Several years ago I was asked by a friend to lead a ladies devotional. I froze in my tracks and probably had the deer in the headlights look on my face! I had never done that before and it terrified me. Multiple times over the next week or so several scriptures about teaching came to me. After about the 5th or 6th time I just looked up and said “okay I get the message God, I’ll do it”. With a lot of prayer and preparation I agreed to lead the devo. Surprisingly, words actually came out of my mouth and I survived. I tell you this because I have been trying to pay more attention and be mindful of what God may be guiding me to. In the last week or so Philippians 4:6-8 has shown up for me no less than six times. It has me thinking; am I being thankful enough? Am I praying enough? am I too anxious about something?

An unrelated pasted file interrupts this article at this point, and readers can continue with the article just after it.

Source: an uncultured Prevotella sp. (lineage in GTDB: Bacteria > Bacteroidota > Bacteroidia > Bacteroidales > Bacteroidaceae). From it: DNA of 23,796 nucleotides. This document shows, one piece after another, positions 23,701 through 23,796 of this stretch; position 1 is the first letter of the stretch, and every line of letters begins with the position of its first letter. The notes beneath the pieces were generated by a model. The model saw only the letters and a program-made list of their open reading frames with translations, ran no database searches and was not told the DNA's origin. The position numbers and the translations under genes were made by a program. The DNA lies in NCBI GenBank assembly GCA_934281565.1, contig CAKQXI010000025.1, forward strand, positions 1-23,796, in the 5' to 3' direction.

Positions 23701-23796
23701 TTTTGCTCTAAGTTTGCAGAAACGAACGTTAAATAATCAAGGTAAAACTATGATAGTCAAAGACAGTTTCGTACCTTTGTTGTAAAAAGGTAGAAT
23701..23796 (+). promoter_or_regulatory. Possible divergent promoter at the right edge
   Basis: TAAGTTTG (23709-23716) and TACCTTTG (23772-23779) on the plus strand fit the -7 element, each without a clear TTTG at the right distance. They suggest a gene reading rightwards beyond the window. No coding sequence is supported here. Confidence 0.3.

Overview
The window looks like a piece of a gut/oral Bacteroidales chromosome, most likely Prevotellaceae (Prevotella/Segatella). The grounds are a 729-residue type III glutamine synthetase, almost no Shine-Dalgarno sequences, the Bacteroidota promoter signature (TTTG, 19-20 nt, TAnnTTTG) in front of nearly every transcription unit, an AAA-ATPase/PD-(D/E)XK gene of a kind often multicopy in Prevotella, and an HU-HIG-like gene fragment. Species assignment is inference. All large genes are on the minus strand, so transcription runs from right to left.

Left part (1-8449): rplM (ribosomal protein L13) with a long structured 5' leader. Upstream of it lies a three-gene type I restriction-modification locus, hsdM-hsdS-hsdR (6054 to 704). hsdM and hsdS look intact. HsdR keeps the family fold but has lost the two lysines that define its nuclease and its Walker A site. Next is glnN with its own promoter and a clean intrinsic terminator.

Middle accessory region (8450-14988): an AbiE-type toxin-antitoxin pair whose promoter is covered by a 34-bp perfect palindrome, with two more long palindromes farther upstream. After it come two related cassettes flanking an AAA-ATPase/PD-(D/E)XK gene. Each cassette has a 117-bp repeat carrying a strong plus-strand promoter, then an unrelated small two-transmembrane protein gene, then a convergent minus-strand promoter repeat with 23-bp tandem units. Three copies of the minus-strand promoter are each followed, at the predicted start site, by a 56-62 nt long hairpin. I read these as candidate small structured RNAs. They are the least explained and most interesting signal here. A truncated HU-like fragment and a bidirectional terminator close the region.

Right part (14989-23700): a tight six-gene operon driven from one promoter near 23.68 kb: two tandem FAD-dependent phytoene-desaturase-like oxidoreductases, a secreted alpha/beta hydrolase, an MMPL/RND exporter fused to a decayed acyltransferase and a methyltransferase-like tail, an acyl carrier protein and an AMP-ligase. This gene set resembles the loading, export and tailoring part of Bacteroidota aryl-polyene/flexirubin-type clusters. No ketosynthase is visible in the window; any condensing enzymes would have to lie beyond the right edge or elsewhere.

The following is from a daily devotional that I get in my email.
In Christ, Donna
When Your Whole Life Stinks By: Kelly Balarie
Do you ever have a hard time seeing the bright side of things? I do. After pulling all of our luggage, pillows and boxes from the car, I plopped on the couch in my brand new home, in a brand new city.
It’s not safe enough here, in this neighborhood. They are doing construction right next to us. There are no families around. The anxious thoughts were eating my moment of joy.
The previous night didn’t help. Our train ride to the new home was horrendous. We slept in the passenger car. My three-year old daughter pleaded in 30-minute increments for a tissue for her nose. The door rattled. The train leaned in, then out, as it went down the track. I slept for half an hour.